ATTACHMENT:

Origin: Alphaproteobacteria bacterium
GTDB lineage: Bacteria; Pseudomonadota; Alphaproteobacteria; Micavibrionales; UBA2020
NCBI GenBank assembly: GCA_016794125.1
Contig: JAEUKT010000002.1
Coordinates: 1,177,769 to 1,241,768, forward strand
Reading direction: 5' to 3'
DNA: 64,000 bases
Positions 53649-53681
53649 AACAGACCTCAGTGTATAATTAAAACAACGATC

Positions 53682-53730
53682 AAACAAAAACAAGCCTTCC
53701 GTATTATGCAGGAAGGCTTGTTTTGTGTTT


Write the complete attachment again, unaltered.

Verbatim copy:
Origin: Alphaproteobacteria bacterium
GTDB lineage: Bacteria; Pseudomonadota; Alphaproteobacteria; Micavibrionales; UBA2020
NCBI GenBank assembly: GCA_016794125.1
Contig: JAEUKT010000002.1
Coordinates: 1,177,769 to 1,241,768, forward strand
Reading direction: 5' to 3'
DNA: 64,000 bases
Positions 53649-53681
53649 AACAGACCTCAGTGTATAATTAAAACAACGATC

Positions 53682-53730
53682 AAACAAAAACAAGCCTTCC
53701 GTATTATGCAGGAAGGCTTGTTTTGTGTTT